The Morrison MemoPrinter Friendly Version
In April, I was honored to be named dean of the Law School. I have long admired NYU Law for its outstanding faculty and fabulous students, and for its unique institutional energy and entrepreneurism. That admiration has only grown over the past several months as I have met with faculty, staff, students, and alumni. The NYU Law community is special, and I am thrilled and humbled by the privilege of guiding this outstanding institution.
In this issue of the magazine you’ll read about some of our truly spectacular programs, initiatives, and people. You may have already seen in the New York Times that we have embarked on an ambitious set of curricular changes announced by my wonderful predecessor, Richard Revesz. These new offerings provide students with a range of opportunities to align their 3L-year studies with their career goals, thus making the most of their time in law school (see “Full Speed Ahead” ). Here, as in so much that NYU Law does, we are at the forefront of innovation in legal education.
Over the last several months I have learned much about the history of NYU Law, including the grand plan, launched in 1945 by Dean Arthur Vanderbilt, to transform the Law School from a regional commuter school to one of the nation’s great institutions of legal education. Vanderbilt’s vision included the Graduate Tax Program, and in “A Tax Haven” you’ll see how his dream has been realized. Through that story you’ll also meet the incredibly impressive members of our tax faculty, including Lily Batchelder, who is currently on leave to serve as chief tax counsel to the Senate Finance Committee, and David Kamin ’09, formerly an economic adviser to the White House Office of Management and Budget.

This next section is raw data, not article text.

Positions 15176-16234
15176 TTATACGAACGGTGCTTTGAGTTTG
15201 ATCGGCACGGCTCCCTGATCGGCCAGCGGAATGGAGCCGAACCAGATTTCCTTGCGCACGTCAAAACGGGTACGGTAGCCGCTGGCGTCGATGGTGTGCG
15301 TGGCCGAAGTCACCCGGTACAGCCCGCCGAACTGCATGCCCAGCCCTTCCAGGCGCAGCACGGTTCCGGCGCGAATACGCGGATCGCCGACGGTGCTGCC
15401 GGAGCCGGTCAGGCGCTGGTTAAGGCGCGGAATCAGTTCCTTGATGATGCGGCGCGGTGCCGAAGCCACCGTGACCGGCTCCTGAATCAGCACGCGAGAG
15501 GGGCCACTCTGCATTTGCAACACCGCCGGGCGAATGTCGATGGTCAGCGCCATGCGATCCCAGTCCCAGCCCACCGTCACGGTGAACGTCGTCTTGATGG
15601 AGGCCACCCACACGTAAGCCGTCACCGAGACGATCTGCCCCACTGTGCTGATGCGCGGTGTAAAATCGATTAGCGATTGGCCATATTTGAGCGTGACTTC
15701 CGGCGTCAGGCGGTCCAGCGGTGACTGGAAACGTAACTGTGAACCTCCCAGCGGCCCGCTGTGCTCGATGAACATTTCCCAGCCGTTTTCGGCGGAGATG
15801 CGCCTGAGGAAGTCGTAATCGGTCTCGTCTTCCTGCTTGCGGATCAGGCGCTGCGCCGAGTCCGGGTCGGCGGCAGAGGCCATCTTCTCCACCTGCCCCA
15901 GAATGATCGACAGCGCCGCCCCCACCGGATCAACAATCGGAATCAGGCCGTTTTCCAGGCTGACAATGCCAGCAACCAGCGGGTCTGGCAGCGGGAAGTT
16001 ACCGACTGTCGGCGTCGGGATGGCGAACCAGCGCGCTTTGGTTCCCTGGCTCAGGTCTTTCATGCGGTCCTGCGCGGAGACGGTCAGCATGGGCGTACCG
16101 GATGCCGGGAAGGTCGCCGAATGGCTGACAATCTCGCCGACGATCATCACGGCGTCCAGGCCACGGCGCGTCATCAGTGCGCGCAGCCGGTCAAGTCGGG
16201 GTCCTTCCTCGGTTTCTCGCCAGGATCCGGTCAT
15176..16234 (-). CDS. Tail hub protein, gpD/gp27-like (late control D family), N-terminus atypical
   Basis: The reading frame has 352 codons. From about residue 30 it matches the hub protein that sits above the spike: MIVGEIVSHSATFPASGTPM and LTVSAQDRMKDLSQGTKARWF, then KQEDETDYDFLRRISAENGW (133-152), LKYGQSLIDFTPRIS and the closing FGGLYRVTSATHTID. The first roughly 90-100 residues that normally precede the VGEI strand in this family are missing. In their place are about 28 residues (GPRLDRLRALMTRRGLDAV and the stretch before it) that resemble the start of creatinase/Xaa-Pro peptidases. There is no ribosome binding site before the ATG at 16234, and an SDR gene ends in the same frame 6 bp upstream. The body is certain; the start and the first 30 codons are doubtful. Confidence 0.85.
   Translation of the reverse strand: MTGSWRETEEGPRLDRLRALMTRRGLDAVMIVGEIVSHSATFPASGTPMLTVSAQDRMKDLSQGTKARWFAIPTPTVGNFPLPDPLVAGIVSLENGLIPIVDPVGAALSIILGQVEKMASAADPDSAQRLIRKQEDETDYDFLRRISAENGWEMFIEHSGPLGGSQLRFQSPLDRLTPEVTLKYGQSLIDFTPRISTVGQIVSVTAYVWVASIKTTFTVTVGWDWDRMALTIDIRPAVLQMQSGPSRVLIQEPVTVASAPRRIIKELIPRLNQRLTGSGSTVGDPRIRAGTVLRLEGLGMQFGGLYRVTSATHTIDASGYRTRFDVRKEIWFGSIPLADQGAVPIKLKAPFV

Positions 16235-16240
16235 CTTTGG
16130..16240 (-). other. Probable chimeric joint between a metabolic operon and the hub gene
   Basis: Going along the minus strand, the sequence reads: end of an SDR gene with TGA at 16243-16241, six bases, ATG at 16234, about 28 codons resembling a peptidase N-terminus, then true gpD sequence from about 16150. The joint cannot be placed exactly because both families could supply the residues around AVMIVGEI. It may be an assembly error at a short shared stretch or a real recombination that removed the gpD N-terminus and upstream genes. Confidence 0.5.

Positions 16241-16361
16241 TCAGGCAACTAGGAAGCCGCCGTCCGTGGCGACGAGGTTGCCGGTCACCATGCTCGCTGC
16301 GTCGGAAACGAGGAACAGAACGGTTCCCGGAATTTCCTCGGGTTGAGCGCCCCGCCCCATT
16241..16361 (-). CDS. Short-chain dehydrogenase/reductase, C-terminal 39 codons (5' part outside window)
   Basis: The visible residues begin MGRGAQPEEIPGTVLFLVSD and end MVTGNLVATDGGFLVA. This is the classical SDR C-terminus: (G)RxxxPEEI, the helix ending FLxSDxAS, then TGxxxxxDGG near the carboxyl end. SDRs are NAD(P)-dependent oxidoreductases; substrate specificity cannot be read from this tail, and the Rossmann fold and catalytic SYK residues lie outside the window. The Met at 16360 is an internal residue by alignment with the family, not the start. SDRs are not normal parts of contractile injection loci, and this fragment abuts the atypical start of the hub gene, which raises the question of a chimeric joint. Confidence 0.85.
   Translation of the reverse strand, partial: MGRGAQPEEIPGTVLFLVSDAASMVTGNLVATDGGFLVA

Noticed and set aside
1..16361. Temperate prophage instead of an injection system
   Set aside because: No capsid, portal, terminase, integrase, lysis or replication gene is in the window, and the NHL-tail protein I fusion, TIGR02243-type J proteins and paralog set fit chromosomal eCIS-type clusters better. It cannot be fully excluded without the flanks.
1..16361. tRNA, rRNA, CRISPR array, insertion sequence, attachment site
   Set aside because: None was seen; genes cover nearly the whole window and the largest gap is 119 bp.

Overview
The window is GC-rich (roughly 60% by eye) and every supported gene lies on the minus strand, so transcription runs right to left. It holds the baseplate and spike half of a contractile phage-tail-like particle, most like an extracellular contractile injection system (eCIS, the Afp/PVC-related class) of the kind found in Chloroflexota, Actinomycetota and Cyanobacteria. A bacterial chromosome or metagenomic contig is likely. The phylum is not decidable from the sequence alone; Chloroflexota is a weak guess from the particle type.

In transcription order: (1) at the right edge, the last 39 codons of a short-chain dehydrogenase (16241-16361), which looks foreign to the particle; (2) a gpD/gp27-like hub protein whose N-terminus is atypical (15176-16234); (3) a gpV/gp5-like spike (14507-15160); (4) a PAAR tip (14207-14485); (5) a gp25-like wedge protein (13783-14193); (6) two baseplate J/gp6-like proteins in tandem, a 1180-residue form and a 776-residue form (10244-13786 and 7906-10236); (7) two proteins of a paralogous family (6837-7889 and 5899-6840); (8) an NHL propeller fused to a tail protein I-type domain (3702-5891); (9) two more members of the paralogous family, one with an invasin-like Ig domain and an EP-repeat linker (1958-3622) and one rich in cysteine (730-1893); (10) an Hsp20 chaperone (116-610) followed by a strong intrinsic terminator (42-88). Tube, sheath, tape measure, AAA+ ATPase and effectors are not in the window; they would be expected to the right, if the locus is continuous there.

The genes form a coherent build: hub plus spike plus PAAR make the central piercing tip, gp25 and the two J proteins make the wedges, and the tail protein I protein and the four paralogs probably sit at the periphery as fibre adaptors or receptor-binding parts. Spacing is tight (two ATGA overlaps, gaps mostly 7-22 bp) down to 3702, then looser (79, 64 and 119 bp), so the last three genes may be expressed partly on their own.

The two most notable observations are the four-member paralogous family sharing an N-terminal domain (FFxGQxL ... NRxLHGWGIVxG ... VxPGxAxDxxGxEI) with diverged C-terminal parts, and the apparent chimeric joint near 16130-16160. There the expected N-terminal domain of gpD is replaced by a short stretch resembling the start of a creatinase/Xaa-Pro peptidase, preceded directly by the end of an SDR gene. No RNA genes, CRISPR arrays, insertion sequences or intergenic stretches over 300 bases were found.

“Partner for Life” examines the exceptional relationship between NYU Law and one of its most illustrious alumni, Martin Lipton ’55, co-founder of the storied firm Wachtell, Lipton, Rosen & Katz. Selected for the second class of Root-Tilden Scholars, Marty is the embodiment of the excellence that Vanderbilt envisioned for NYU Law and its graduates. He has repaid the Law School many times over for the education he received, not only by rescuing it from financial peril in the turbulent 1970s but also by continuing to serve his alma mater in leadership posts for four decades. NYU Law is proud to claim the legendary Marty Lipton as a devoted alumnus.
Incidentally, one of Vanderbilt’s directives was to serve in public office. I, too, believe that public service is a critically important part of our profession. “Great Divide” showcases the depth and breadth of the Law School’s ties to Washington, DC. The engrossing discussion features members and friends of our community—veterans of campaigns in both major parties—debating the causes of and possible solutions to the extreme polarization in modern politics.
There is much more in these pages. I’m particularly pleased to introduce three new faculty appointments—all in intellectual property, cementing our position of preeminence in that dynamic and important field. You’ll also meet students like Garen Marshall ’14, an Iraq War veteran who is committed to helping fellow vets, and you’ll read the reactions of distinguished alumni like Sherrilyn Ifill ’87, head of the NAACP LDF, and Trustee David Boies ’67 to the Supreme Court’s recent decisions in two historic cases in which they have been centrally involved.
Sadly, the Law School community lost some extraordinary colleagues and friends over the last year, including the brilliant Ronald Dworkin, a true giant in legal philosophy who did so much to make NYU Law the paragon in that field, and Trustee Dwight Opperman, a visionary leader who championed our Institute for Judicial Administration. I’m sorry to have missed the chance to work directly with those two men, but I am inspired by their legacies as I help guide this great law school along a continuing path of excellence.
I welcome your thoughts, feedback, and suggestions at email@example.com.